Posted by Laura Gikas, Fiction Reader for 8.2
We’ve all heard it before; some of us have even been at the receiving end (I certainly have). It’s a devastating blow—the getting-socked-by-a-300-pound-body-builder equivalent of literary criticism, and frankly, its usage needs to stop. I’m not even saying this because of its major assault to my self-confidence. I’m saying this because it’s just not good criticism.
First, I’ll admit that I occasionally read fanfiction and just as occasionally will write it myself, and with my limited experience in the genre, I can confidently say that fanfiction is as diverse as the types of gummies in the world—some of them are pure art, some of them are just crap, and most of them are somewhere in between. Of course, we already know when the good ol’ “like fanfiction” destroyer comes out, it’s never meant to imply anything good. It’s safe to assume if anyone says your writing reads like fanfiction they aren’t calling it the Haribo Fizzy Colas of literature or pure art. Nah, maybe the generic Sugarless Gummy Bears of literature (although you’d better hope it’s not that bad).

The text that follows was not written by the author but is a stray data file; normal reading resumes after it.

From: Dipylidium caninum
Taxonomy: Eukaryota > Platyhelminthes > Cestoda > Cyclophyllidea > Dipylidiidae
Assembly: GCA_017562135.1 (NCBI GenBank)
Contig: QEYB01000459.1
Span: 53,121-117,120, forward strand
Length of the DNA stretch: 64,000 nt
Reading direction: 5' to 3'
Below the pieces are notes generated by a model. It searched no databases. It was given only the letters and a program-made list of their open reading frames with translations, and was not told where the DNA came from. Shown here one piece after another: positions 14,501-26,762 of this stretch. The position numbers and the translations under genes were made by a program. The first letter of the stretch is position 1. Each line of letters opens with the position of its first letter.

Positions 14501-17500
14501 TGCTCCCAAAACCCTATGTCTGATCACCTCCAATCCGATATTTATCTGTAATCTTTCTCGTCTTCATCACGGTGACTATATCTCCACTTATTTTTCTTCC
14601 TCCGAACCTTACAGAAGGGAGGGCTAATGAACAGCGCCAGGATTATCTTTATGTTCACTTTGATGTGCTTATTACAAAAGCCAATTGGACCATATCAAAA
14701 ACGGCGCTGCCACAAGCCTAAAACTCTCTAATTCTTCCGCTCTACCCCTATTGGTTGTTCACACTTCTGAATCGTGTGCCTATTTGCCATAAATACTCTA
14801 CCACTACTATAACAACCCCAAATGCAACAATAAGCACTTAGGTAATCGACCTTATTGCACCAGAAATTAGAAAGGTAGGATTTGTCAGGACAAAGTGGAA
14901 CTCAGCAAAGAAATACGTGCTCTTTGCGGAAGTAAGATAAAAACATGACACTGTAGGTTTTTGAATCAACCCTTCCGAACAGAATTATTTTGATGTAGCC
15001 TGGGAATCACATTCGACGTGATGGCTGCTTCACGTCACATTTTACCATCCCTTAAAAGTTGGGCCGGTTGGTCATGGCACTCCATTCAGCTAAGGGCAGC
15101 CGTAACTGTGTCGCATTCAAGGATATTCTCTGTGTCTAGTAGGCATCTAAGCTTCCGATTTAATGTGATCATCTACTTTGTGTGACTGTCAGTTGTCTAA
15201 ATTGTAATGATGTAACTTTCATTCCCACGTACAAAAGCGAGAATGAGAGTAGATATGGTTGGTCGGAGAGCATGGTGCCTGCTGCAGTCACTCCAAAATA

They have an issue with something about your writing clearly, but it’s still not helpful advice. Okay, they hate your piece (or at least think it needs work), but why? We know it’s like fanfiction and we’ve limited it down to “bad” fanfiction, but that’s such a broad category. What kind of bad fanfiction is it? Is it the grammatically bad fic? Is it the awkward author-comments-interrupting-the-story bad fic? Is it the sounds-nice-but-means-nothing bad fic? Is it the questionable-content bad fic? Is it the out-of-character bad fic? (I’m not entirely sure how this would carry over into original fiction but you never know) There are so many ways fanfiction—heck, any writing in general—can be bad. “Like fanfiction” doesn’t really mean much at all on its own. Qualify it.
And after you qualify it, just throw the whole “like fanfiction” part in the trash. Now you have a solid argument. Something about that story reminded you of fanfiction, figure out what because that’s the part that matters, the part that’s actually helpful to the writer.
In sum, fanfiction is so diverse in its quality and even among the bad works, they’re diverse in their badness, that a comparison to fanfiction as a whole means virtually nothing. It’s time to leave that vague sledgehammer in the dust and start identifying the real problem.